Oh well, yes - we too are among the Italians who "escaped" to Spain during the pandemic. I won't be dwelling too much on the futile criticisms made to those who, in complete safety and in compliance with all current regulations (molecular Covid test within 72 hours of departure to Spain, molecular/rapid test 48 hours prior returning to Italy, fiduciary isolation of 5 days after returning and further control test at the end of isolation), decided to take a break from the poorly managed Italian situation to go and live a semblance of normality for a few days.
All I'm saying is that in Lanzarote - unlike most of the places in Italy where I've been - the rules are respected, for real. The controls are very strict and the cases (to date) are about 70 active on a total population of 150,000 people.
So, with that said, let's start the post right away with a little sneak-peak on 5 of the places we visited that we think you should definitely not miss:
Punta Mujeres Pools: Punta Mujeres was our base for the first week, in a small fishing village with a small convenience store and just a couple of restaurants. Rock shoes highly recommended
Isla La Graciosa: to be visited by renting a bike (if you don't want to die, take one with pedal assistance!).
Playa de Papagayo: hands down the most beautiful beach on the island, quite sheltered from the wind and with a breathtaking view
Il Charco Verde ("Green Lake"): a true wonder for the eyes, a greenish-colored lake right there, next to the ocean and immersed against a backdrop of sand and lava rock
The Wine Road: in Lanzarote there is a road which goes from Yiaiza to Masdache - called La Geria (LZ-30) - lined with very particular and surprising vineyards, made of holes in the ground shaped as an inverted cone. Stop by for a glass of wine in one of the stores you will meet along the way
Three fun-facts about Lanzarote:
It is full of ladybugs, at least at this time of the year. I heard it was due to last winter's very wet weather, which caused the flowers to bloom, which attracted aphids (flower and plant pests), the ladybugs' main food.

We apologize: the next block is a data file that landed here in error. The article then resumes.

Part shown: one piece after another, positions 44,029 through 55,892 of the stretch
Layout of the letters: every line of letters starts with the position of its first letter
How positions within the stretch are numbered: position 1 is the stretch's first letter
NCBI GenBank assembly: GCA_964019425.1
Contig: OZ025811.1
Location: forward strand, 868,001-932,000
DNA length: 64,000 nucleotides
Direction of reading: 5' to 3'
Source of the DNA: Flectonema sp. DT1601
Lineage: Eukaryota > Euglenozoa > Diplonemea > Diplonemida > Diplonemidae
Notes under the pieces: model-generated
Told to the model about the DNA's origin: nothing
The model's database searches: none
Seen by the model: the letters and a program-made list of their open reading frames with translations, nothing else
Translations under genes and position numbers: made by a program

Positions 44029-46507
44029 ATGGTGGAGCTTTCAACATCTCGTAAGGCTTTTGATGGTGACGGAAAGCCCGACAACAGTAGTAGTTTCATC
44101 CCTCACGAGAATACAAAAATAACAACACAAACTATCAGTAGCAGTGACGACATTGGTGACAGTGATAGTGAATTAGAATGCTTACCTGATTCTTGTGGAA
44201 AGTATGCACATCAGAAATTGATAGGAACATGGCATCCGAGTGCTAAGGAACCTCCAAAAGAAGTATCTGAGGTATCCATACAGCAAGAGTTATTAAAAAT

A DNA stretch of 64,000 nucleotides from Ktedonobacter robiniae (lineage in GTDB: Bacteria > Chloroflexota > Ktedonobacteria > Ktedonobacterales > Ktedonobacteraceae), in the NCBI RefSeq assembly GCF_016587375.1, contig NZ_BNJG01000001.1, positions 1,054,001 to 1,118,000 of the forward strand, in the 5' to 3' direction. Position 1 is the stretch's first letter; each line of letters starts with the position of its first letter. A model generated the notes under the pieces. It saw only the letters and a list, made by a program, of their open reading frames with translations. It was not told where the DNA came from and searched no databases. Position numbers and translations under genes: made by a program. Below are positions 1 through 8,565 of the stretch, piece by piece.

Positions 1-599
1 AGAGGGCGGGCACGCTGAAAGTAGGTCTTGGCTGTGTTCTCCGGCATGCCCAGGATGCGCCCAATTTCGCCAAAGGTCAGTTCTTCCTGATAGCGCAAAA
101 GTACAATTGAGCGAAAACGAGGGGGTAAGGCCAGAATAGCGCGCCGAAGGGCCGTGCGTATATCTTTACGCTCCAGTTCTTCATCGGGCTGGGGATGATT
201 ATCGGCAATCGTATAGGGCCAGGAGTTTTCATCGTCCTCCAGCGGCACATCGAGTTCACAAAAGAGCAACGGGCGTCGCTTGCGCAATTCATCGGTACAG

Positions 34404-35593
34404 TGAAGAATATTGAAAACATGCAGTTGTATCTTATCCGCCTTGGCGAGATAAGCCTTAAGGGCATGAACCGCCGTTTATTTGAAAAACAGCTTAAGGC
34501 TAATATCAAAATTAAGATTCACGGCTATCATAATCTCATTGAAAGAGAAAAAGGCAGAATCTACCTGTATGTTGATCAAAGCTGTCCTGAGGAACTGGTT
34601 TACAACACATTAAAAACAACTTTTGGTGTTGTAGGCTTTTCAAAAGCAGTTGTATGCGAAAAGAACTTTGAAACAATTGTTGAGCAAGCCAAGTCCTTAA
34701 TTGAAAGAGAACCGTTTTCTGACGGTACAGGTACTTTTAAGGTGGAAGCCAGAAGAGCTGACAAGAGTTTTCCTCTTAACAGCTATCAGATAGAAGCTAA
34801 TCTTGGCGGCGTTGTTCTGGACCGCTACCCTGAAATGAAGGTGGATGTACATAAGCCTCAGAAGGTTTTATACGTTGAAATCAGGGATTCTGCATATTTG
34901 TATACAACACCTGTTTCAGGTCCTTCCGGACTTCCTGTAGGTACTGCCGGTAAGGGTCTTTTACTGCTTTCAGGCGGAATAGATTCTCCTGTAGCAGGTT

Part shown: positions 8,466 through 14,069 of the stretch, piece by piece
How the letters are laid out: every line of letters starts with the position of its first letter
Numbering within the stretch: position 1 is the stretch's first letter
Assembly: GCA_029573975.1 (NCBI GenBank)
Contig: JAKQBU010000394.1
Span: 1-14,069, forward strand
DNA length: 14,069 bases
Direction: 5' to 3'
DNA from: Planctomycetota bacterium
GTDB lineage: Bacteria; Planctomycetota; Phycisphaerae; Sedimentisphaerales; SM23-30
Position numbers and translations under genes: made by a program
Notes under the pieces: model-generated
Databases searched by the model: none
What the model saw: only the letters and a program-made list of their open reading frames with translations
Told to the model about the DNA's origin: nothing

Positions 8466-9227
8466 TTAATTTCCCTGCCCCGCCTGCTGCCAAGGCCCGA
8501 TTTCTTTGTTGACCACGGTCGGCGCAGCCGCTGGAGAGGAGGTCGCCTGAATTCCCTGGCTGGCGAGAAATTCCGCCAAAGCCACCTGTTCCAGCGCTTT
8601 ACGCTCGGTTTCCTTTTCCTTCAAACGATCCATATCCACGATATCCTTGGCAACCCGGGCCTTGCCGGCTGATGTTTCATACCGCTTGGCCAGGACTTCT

Throughout the island, you cannot flush toilet paper down the toilet, this is because - according to our Airbnb host, it all goes into the ocean
The island is so clean. We literally never saw a paper on the ground the entire vacation. In 1993 UNESCO declared Lanzarote a "Biosphere Reserve", since then the Cabildo of Lanzarote (the government) has been really careful to protect its natural heritage
WHERE WE STAYED
Since we were working remotely, it was essential for us to have a good Wi-Fi connection and a spacious house that would allow us to work in four people, without having too many problems. For ease of movement, we decided to opt for two locations on the island (one for the first and one for the second week) that turned out to be quite strategic: Punta Mujeres (here is the link to the house on Airbnb), for a week more immersed in nature and in a rather isolated and not very touristy place, and Playa Blanca (here is the link to the house on Airbnb), a place instead decidedly more touristy, with more restaurants and stores.
We were very lucky in both houses, really beautiful and in very convenient locations to visit both the north and the south of the island.
NORTH: PUNTA MUJERES, MIRADOR DEL RIO, CUEVA DE LOS VIERDES AND LA GRACIOSA